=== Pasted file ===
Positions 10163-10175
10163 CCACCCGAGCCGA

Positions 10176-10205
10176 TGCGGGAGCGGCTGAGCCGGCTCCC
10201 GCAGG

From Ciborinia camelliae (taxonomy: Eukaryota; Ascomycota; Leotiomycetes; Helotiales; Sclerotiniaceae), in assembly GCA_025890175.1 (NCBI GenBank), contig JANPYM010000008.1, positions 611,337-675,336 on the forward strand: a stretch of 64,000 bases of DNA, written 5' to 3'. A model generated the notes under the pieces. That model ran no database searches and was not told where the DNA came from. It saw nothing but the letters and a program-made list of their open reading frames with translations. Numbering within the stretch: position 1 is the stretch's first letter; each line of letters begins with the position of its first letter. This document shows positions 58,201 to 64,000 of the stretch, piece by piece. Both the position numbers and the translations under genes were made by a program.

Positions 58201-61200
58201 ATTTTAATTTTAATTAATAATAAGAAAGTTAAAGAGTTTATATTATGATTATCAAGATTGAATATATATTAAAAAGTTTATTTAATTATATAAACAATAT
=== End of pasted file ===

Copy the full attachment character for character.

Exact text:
Positions 10163-10175
10163 CCACCCGAGCCGA

Positions 10176-10205
10176 TGCGGGAGCGGCTGAGCCGGCTCCC
10201 GCAGG

From Ciborinia camelliae (taxonomy: Eukaryota; Ascomycota; Leotiomycetes; Helotiales; Sclerotiniaceae), in assembly GCA_025890175.1 (NCBI GenBank), contig JANPYM010000008.1, positions 611,337-675,336 on the forward strand: a stretch of 64,000 bases of DNA, written 5' to 3'. A model generated the notes under the pieces. That model ran no database searches and was not told where the DNA came from. It saw nothing but the letters and a program-made list of their open reading frames with translations. Numbering within the stretch: position 1 is the stretch's first letter; each line of letters begins with the position of its first letter. This document shows positions 58,201 to 64,000 of the stretch, piece by piece. Both the position numbers and the translations under genes were made by a program.

Positions 58201-61200
58201 ATTTTAATTTTAATTAATAATAAGAAAGTTAAAGAGTTTATATTATGATTATCAAGATTGAATATATATTAAAAAGTTTATTTAATTATATAAACAATAT